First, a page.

10. "Geek in the Pink" by Jason Mraz

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A must-include song on every road trip playlist is at least one that has fast, intricate, and difficult lyrics. A song you can sing at the top of your lungs with your best friend, for the sheer joy of it. One that leaves you both with a profound sense of accomplishment only rivaled by say… getting a perfect score on your SATs.

“Well let the geek in the pink take a stab at it/If you like the way I'm thinkin' baby wink at it/I may be skinny at times but I'm fat full 'a rhymes/Pass me the mic”

11. "Raise Your Glass" by Pink

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An incredible feel-good anthem, tailor-made for protagonist Jess who’s fine with being trans but wonders if the rest of the world will come to terms with who she is.

“So raise your glass if you are wrong,/In all the right ways,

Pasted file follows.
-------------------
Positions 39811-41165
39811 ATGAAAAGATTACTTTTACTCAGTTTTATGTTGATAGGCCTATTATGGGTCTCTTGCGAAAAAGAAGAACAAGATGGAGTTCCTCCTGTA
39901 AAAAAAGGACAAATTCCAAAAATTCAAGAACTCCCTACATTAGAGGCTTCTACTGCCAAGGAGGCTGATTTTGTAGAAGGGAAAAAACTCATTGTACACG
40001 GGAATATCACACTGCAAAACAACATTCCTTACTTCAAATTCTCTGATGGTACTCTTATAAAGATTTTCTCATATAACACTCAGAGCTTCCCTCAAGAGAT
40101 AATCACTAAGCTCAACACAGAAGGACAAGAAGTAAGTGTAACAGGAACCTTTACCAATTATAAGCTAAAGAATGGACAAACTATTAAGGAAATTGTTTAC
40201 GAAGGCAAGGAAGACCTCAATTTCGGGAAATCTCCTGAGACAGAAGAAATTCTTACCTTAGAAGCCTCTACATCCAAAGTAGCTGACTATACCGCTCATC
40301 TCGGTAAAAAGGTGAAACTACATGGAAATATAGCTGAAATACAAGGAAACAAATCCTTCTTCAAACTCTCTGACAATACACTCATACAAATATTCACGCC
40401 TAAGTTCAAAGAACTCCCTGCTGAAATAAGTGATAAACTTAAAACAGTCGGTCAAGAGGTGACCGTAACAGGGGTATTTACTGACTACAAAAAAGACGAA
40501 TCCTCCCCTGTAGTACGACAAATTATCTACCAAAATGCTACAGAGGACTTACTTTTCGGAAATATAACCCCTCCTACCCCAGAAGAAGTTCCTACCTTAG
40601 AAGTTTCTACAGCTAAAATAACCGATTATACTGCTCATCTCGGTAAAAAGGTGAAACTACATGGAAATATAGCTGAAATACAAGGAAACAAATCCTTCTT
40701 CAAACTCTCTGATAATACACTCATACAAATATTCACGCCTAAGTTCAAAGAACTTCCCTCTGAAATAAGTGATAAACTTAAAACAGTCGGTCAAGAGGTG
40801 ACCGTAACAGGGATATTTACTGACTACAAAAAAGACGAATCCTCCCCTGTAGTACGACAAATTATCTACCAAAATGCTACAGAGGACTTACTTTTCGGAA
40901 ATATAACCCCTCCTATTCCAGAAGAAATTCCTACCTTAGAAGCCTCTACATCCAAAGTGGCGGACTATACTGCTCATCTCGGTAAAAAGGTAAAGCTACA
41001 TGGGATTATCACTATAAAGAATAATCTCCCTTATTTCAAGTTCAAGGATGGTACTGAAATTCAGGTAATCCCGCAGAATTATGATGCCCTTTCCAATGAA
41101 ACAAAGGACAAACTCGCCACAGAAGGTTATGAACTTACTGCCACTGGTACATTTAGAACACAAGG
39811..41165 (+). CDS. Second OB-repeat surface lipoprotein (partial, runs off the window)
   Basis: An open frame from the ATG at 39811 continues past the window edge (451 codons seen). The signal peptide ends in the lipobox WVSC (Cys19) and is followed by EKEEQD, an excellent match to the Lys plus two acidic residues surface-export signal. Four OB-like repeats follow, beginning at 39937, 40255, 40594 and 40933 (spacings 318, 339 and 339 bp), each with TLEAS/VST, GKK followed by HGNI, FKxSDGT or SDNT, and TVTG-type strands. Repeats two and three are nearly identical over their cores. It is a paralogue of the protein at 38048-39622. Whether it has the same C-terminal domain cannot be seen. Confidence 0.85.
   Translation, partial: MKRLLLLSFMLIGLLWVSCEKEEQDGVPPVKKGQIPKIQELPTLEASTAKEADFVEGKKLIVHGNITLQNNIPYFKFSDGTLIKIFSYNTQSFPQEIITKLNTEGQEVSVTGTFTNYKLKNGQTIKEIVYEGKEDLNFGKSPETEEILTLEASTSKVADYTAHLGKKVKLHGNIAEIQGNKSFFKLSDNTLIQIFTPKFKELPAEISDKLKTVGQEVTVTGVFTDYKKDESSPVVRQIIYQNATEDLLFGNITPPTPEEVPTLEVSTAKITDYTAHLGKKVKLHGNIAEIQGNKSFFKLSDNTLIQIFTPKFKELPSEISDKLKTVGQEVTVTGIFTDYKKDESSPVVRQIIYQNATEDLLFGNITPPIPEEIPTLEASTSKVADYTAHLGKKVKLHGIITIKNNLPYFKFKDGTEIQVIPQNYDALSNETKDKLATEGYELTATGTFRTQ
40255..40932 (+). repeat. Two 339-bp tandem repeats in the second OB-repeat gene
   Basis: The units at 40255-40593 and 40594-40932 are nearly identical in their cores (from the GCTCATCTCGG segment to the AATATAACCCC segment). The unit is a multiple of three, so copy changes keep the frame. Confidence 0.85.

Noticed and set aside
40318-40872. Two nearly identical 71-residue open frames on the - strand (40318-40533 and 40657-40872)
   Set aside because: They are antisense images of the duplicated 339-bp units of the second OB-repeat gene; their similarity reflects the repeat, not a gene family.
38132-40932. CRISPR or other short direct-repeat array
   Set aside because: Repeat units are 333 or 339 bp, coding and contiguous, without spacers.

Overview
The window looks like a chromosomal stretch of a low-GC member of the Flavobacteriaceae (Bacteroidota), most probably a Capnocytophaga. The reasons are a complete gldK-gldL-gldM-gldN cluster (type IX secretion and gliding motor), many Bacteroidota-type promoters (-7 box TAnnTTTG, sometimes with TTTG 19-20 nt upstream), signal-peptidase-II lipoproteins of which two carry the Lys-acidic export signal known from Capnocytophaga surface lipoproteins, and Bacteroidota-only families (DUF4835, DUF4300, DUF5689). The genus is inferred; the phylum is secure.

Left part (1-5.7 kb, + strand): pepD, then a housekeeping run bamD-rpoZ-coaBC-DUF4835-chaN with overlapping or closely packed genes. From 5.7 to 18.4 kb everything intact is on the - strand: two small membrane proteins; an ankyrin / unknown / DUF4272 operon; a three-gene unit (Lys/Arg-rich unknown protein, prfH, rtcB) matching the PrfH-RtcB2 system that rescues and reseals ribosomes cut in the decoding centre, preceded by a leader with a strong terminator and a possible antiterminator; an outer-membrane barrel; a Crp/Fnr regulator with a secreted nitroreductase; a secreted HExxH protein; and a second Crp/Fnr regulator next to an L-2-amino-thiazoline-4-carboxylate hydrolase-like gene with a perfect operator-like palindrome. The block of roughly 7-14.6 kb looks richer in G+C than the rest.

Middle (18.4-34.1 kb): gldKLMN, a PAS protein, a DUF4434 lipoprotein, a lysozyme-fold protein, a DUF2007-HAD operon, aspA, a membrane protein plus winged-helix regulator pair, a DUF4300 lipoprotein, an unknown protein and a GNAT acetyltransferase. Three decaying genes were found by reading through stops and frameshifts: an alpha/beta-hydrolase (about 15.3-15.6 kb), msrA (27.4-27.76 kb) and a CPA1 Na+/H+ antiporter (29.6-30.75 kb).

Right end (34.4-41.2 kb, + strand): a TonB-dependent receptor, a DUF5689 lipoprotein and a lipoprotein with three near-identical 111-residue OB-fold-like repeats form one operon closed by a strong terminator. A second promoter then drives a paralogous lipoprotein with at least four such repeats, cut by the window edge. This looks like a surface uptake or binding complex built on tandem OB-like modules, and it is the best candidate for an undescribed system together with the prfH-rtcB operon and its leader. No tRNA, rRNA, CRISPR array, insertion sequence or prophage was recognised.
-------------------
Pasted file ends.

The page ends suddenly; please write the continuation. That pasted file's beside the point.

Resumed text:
All my underdogs,/We will never be never be, anything but loud”

12. "Birdhouse In Your Soul" by They Might Be Giants...

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An excellent follow-up to the preceding song, and a love-letter to friendship. One of my best friends is another author named Jim Averbeck. This song found its way onto the Jess and Chunk playlist because we take road trips together on our way to conferences and writing retreats. No journey is complete without this one, and I don’t think a road trip would count if it weren’t played. In fact, I’m pretty sure that not playing it would likely create some sort of a cosmic tear that would endanger the universe.